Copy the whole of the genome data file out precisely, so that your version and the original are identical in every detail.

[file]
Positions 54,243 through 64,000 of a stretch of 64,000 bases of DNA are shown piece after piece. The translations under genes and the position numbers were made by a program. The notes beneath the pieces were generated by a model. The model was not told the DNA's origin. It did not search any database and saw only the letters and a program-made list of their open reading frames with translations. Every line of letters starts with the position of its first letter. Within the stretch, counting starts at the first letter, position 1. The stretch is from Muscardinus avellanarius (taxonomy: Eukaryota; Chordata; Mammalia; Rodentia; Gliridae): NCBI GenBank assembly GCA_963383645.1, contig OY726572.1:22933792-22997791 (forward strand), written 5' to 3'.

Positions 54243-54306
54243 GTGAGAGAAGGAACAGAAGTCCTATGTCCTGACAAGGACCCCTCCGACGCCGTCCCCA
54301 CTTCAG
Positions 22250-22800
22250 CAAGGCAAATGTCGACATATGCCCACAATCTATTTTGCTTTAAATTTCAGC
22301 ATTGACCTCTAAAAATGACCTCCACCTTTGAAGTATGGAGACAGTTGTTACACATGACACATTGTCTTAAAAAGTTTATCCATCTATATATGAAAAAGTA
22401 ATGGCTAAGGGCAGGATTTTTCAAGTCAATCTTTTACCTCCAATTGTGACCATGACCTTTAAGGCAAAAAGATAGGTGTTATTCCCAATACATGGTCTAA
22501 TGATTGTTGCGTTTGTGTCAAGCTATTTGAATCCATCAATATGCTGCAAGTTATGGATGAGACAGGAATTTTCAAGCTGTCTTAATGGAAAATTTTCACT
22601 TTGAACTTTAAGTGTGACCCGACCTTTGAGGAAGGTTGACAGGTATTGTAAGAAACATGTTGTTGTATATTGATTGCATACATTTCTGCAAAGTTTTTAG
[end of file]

Positions 54,243 through 64,000 of a stretch of 64,000 bases of DNA are shown piece after piece. The translations under genes and the position numbers were made by a program. The notes beneath the pieces were generated by a model. The model was not told the DNA's origin. It did not search any database and saw only the letters and a program-made list of their open reading frames with translations. Every line of letters starts with the position of its first letter. Within the stretch, counting starts at the first letter, position 1. The stretch is from Muscardinus avellanarius (taxonomy: Eukaryota; Chordata; Mammalia; Rodentia; Gliridae): NCBI GenBank assembly GCA_963383645.1, contig OY726572.1:22933792-22997791 (forward strand), written 5' to 3'.

Positions 54243-54306
54243 GTGAGAGAAGGAACAGAAGTCCTATGTCCTGACAAGGACCCCTCCGACGCCGTCCCCA
54301 CTTCAG
Positions 22250-22800
22250 CAAGGCAAATGTCGACATATGCCCACAATCTATTTTGCTTTAAATTTCAGC
22301 ATTGACCTCTAAAAATGACCTCCACCTTTGAAGTATGGAGACAGTTGTTACACATGACACATTGTCTTAAAAAGTTTATCCATCTATATATGAAAAAGTA
22401 ATGGCTAAGGGCAGGATTTTTCAAGTCAATCTTTTACCTCCAATTGTGACCATGACCTTTAAGGCAAAAAGATAGGTGTTATTCCCAATACATGGTCTAA
22501 TGATTGTTGCGTTTGTGTCAAGCTATTTGAATCCATCAATATGCTGCAAGTTATGGATGAGACAGGAATTTTCAAGCTGTCTTAATGGAAAATTTTCACT
22601 TTGAACTTTAAGTGTGACCCGACCTTTGAGGAAGGTTGACAGGTATTGTAAGAAACATGTTGTTGTATATTGATTGCATACATTTCTGCAAAGTTTTTAG